There’s No Time Like the Past

The Time Travel Handbook
James Wyllie, Johnny 'Lord' Acton, David Goldblatt
Profile Books
Nov 2015, RRP $29.99

time_travel_handbookThe conceit of The Time Travel Handbook 18 journeys from the eruption of Vesuvius to the Woodstock Festival is brilliant in its simplicity—it is a guide for time travellers, telling them what to expect on their trip to one of 18 historical destinations offered by the travel company.

The trips vary widely, from the peasants’ revolt of 1381 to the Rumble in the Jungle of 1974; from birth of the French Revolution to the loving mayhem of Woodstock. The Handbook gives a minutely researched account of what happened, who you might meet, what you might see, hear and eat, bringing it alive to help you make the best of your trip back in time.

My favourite trip was to Harlem in 1942 to witness the birth of Bebop. NYC was happening, swinging and jumping, and all to a syncopated jazz beat. The legendary Frankie Manning was Lindy Hopping in the Cat’s Corner and was still dancing and teaching up until his death in 2009. Thanks to the magic of You Tube he can be seen in action—then and now.

History buffs will love this Handbook, as well as those who are not all that bothered about it. It is the ideal gift for people who are only interested in what is relevant today, not in what happened long ago to dead people—it might change their minds. The past is where we came from, after all—it shaped how we think, our values and our interests. But for a few decisive moments in history, our present might be very different. What if the peasant’s revolt was a success? What if Captain Cook hadn’t bumped into terra nullius? What if Foreman KO’d Ali in Kinshasa? What if Thelonious Monk missed his train and never got to Harlem?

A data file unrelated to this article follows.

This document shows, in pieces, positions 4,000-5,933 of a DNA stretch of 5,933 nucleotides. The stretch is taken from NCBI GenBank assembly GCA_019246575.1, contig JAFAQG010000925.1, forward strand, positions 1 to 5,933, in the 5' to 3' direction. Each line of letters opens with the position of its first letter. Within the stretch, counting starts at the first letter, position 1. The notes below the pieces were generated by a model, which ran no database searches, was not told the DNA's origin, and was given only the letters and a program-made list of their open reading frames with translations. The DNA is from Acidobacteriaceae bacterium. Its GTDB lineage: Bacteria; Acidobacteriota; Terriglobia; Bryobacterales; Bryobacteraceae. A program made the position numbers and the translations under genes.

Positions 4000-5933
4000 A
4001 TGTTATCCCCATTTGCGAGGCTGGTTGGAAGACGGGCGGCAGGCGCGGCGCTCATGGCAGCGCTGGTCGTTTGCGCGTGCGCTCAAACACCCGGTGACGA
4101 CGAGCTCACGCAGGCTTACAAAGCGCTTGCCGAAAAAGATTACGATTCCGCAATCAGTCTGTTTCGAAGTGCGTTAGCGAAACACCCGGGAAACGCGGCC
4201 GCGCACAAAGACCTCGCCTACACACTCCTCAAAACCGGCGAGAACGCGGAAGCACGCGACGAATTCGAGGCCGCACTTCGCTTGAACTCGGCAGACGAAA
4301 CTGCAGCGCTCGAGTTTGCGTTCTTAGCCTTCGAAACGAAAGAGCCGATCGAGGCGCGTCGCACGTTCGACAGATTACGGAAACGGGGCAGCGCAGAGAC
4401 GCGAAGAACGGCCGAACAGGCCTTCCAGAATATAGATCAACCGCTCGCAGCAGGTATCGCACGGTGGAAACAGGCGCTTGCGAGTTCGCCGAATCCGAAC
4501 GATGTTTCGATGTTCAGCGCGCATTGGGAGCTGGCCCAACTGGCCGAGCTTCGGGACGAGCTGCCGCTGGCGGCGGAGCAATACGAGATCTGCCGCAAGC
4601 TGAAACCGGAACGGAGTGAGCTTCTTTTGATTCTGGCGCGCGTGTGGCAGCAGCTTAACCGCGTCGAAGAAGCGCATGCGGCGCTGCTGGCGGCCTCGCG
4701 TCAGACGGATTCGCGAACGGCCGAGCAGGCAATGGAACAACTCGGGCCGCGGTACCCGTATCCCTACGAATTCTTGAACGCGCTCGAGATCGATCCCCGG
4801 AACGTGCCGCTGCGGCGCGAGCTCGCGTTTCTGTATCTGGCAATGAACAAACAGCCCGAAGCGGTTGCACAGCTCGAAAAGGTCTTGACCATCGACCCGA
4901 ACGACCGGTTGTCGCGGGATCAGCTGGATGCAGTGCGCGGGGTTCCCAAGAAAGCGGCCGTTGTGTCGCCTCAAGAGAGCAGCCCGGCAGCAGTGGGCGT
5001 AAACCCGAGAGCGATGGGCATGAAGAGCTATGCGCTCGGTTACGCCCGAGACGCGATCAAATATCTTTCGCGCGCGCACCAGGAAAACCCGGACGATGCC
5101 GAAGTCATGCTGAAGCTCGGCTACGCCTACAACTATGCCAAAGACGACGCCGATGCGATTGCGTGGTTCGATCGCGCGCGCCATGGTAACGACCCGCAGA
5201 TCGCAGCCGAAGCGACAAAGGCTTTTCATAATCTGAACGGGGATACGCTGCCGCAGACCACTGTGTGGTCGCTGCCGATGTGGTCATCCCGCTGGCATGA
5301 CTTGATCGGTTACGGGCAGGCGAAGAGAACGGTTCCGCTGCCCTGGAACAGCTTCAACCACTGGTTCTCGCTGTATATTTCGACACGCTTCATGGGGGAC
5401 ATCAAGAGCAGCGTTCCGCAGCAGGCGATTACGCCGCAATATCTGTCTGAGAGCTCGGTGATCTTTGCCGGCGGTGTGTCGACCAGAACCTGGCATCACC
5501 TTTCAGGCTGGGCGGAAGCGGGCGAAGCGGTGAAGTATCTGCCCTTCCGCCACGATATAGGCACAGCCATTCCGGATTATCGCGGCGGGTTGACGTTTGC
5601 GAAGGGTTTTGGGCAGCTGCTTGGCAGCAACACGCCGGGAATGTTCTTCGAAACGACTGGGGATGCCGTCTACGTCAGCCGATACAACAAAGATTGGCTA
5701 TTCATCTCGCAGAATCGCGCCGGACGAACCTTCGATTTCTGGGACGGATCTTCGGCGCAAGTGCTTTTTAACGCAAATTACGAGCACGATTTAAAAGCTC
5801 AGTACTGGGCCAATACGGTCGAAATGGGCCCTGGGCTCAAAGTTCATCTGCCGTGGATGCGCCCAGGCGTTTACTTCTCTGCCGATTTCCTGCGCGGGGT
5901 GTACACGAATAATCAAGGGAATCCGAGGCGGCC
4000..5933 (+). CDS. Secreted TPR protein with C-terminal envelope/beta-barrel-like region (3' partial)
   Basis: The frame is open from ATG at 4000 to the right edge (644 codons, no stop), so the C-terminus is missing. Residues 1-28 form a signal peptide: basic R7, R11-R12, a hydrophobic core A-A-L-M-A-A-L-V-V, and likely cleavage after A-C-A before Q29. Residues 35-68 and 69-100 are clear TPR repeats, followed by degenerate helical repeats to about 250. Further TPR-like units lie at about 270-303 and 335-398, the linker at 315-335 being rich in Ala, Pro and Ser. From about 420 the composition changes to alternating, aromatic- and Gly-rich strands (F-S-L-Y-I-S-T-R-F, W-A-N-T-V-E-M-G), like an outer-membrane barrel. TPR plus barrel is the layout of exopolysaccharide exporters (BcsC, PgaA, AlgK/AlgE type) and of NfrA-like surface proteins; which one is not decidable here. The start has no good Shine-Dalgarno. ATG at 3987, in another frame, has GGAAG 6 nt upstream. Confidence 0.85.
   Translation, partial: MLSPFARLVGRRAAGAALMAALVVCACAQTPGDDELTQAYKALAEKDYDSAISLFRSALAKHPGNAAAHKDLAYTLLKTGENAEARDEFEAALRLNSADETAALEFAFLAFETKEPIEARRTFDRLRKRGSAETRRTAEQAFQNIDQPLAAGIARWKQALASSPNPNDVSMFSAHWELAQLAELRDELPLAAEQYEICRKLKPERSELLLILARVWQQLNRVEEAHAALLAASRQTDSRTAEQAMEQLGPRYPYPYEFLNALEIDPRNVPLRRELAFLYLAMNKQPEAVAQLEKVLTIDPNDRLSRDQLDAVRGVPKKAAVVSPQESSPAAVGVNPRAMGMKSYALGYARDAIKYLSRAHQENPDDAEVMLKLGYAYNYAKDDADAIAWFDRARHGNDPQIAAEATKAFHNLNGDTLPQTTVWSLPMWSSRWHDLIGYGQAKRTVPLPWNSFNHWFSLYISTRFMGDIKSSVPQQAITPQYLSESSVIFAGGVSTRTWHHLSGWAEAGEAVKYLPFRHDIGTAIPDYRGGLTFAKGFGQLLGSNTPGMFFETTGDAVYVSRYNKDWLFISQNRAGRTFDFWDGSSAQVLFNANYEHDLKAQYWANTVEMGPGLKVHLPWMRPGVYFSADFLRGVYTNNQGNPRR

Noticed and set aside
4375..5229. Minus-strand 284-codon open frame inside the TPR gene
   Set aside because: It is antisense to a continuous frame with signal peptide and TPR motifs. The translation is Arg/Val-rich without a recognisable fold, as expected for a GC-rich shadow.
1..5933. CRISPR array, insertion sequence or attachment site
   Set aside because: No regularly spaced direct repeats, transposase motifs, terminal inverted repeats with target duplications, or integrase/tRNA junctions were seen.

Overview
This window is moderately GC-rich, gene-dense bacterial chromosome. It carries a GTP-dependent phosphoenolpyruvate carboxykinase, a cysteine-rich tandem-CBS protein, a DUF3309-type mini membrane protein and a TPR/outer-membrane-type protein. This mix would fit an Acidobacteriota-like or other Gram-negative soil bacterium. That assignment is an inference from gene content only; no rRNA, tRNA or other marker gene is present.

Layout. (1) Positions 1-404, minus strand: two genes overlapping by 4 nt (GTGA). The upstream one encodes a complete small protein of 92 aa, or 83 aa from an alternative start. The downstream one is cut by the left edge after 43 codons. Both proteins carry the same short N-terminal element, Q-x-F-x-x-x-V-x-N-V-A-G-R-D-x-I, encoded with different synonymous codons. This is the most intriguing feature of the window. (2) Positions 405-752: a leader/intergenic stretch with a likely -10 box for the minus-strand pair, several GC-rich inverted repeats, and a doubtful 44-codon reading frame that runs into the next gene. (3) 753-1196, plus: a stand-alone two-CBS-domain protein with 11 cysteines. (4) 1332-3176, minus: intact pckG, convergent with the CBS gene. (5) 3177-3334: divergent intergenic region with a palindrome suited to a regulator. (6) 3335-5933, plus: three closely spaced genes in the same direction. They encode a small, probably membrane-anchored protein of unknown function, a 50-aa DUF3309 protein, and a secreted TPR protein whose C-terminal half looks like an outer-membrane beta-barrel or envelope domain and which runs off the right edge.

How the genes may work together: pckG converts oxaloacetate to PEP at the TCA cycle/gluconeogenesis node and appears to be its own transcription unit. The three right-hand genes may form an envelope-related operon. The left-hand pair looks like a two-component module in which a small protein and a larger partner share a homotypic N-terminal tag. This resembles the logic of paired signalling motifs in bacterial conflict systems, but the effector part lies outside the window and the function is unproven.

I tend to think of the past as being more interesting than the present. It had a stronger smell for a start. People tended to dress with more pizzazz—they certainly wore bigger hats. They spoke oddly, (verily they did, forsooth), the food was challenging but music was better, whether on a lute or a Stratocaster. Don’t get me wrong, I wouldn’t want to live in the past. I like dental care and in-flight movies, but it is nice to look back from the comfort of my armchair. The land of Kublai Khan and the Festival in Calais in 1520 when Henry VIII and Francis I pledged peace seem like fairy tales from a distant planet. But they weren’t, they were our distant ancestors having a good time. Not all that different from our more immediate forebears, the hippies at Woodstock and the Hepcats in Harlem—everyone dancing while the music played.

About Tim Hehir

Tim Hehir writes novels, short stories and plays. His YA novel Julius and the Watchmaker is published by Text Publishing.
Bookmark the permalink.

Leave a Reply

Your email address will not be published.